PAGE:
Organ Donation

Now you have to designate on your license to be an organ donor. What do you think about having to OPT OUT? organ donation would be automatic unless there is something on your license that says you dont want to be an organ donor. What are the pros and cons?

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There would be a certain amount of ignorance in a lot situations. Most people are barely cognizant of what goes on their licenses. I'd be afraid that the situation wouldn't be completely explained to them, and they'd go into it unaware.

And then you could have family members that are against the donation saying how "So and So didn't make that choice, he/she didn't understand when they got their license, so it doesn't apply"

Unfortunately, while I'd LOVE for organ donation to be more prominent and frequent, making it an 'automatic' thing probably wouldn't work. It really needs to be an informed decision.
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It depends on your state laws. In some states, despite your wishes, it's left up to your family.
It would be fine with me, especially now that we don't even have to go into the DMV to renew anymore and can just do auto-renewal over the internet. It really reduces the number of people that change their minds.

There would be a certain amount of ignorance in a lot situations. Most people are barely cognizant of what goes on their licenses. I'd be afraid that the situation wouldn't be completely explained to them, and they'd go into it unaware.

And then you could have family members that are against the donation saying how "So and So didn't make that choice, he/she didn't understand when they got their license, so it doesn't apply"

Unfortunately, while I'd LOVE for organ donation to be more prominent and frequent, making it an 'automatic' thing probably wouldn't work. It really needs to be an informed decision.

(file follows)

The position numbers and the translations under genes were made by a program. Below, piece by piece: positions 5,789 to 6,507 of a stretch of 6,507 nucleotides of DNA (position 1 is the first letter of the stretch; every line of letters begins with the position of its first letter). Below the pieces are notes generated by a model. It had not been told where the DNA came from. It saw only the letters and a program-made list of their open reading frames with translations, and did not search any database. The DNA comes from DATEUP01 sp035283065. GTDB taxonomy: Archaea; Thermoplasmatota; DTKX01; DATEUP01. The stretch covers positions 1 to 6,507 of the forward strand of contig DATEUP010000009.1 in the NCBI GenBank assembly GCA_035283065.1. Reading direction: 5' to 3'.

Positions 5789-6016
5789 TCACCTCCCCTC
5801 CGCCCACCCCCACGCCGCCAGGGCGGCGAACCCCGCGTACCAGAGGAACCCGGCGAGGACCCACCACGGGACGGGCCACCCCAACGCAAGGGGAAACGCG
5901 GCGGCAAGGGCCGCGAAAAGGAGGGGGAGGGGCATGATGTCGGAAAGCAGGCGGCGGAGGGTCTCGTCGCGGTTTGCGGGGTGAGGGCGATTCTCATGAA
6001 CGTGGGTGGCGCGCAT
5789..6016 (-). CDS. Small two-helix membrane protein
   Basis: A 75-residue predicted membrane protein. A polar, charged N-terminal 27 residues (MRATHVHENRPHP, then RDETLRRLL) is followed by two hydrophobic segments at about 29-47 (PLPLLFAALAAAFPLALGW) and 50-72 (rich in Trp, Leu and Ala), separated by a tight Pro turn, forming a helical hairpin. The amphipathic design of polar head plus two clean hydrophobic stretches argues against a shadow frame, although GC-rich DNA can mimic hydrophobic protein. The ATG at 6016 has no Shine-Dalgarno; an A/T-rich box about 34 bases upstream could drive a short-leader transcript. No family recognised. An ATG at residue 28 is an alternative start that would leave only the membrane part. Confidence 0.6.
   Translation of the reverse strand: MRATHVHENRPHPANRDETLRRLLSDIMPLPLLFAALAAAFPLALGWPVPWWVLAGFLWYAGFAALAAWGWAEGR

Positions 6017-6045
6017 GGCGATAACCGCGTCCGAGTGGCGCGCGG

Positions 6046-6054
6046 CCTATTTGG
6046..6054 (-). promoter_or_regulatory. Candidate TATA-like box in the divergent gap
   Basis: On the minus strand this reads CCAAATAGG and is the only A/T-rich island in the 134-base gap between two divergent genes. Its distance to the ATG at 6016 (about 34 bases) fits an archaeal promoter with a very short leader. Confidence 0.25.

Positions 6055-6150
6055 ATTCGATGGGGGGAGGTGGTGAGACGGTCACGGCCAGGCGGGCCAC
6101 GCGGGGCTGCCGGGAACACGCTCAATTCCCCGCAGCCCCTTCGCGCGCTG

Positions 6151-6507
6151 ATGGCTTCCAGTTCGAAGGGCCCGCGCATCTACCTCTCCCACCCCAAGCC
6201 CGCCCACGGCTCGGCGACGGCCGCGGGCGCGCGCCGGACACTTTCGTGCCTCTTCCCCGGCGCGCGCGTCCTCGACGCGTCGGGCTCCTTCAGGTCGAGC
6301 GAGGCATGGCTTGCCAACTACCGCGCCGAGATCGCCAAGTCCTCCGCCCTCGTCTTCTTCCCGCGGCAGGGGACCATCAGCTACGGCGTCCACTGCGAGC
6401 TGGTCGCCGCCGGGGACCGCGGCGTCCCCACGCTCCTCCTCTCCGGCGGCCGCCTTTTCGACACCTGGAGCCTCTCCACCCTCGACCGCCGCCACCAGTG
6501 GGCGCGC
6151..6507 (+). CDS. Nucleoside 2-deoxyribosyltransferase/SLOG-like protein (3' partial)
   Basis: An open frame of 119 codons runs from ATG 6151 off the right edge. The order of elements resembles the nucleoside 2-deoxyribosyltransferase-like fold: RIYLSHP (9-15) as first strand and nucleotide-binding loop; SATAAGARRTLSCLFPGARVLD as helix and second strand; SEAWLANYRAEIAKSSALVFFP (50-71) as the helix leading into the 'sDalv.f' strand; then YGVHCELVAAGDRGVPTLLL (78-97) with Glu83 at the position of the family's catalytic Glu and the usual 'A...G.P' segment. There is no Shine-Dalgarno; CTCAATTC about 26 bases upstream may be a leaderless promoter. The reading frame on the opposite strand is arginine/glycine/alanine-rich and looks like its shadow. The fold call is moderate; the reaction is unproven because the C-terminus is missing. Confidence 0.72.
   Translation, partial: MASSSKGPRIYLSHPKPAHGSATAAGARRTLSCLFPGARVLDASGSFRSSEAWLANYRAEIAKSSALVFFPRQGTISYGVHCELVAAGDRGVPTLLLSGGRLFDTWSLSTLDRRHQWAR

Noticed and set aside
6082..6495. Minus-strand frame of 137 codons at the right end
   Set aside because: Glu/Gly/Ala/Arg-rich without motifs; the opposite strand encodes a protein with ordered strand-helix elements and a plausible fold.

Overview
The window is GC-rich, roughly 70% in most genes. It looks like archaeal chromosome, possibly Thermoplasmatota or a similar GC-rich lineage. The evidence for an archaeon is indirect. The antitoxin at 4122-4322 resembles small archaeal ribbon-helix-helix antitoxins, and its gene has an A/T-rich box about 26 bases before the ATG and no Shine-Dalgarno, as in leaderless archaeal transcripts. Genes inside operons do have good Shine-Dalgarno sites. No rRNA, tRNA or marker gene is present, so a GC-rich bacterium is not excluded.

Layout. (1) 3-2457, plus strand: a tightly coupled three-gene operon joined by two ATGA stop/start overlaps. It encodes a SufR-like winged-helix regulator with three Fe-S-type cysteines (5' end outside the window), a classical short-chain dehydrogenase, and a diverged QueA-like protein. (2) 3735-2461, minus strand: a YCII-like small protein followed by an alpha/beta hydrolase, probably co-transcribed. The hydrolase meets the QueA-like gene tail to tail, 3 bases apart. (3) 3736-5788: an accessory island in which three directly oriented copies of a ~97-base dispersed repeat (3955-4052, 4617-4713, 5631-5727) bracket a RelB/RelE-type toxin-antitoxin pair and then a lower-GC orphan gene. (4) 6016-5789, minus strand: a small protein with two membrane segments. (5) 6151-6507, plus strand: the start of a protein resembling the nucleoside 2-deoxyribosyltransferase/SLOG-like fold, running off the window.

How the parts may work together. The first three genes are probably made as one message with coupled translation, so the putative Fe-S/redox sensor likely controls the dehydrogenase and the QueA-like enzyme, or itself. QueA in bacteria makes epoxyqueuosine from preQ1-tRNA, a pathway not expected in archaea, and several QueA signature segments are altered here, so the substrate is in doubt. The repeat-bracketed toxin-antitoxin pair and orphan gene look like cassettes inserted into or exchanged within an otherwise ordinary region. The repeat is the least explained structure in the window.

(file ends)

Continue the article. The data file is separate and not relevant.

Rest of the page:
Originally Posted by MimsTX
What's funny is that I'm not sure how informed or uninformed you can be. It's pretty simple--they take your organs and give them to someone else. You're either for it or against it. Are there really people that have to study up on it to make a decision?

And as Cympreni said, it doesn't really matter anyway. Family members are still allowed to override the donor's wishes.
As far as the license goes, it asks if you want to be an organ donor. You answer yes or no. Do some people not answer at all? If I answer yes or no, then I would think that would be my decision, not my family's.

I've already told my family I'm an organ donor. They are fine with this, so there won't be a problem. I'd hate to think they would have a problem with this & could override my decision, especially since this is very important to me.
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It's more that I think people wouldn't be paying attention, and not realize the authorization they're giving or witholding.

With something as personal as organ donation, I think it really should be a concious decision the person makes, and having steps to take it, rather than steps to AVOID it, means it remains a concious decision.

And it bothers me that familys can override. If you've made a choice, one way or another, and made your wishes on the matter clear (via living will, or organ donation certification) your say SHOULD be the final matter on it. If you haven't taken the steps to make your decision legal and everything, that's a little different, but in general...

Just my opinion though.
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Opt-out is the default in Spain, and they lead the European and North American countries in the rate of organ donation. Doctors still must ask the family's permission. Apparently families have become more willing to approve donation over the 20 years since Spain changed their policy. I think it's a good thing.
I've been an organ donor since I got my learners permit at 15. It seemed pretty simple to me even then...I'm dead...It's not like I'm gonna need that heart or kidney, they're gonna rot and turn into fertilizer....I might as well let someone that needs them have them. I learned later on...its just not that clear cut to a lot of people.

When I was working on my masters, I took a class in epidemiology (the study of disease distribution in the population) and I had to write a paper on the epidemiology of organ donation. There are a LOT of people that believe that if you are an organ donor, that doctors don't work has hard to save your life, because they want to harvest your organs. I also learned that a lot of minority patients tend to believe this, which results in less minorities becoming organ donors.

This is really scary, because its harder to match a minority recipient to a caucasian donor because of some variance in the DNA (i can't remember exactly what it was called), BUT because of those same variances, a caucasian recipient can basicly be matched to any donor (minority or caucasian). Its very similar to with blood typing..."O" is the universal donor, while "AB" is the universal recipient (i hope that makes sense...that's the only analogy I can think of that is widely known).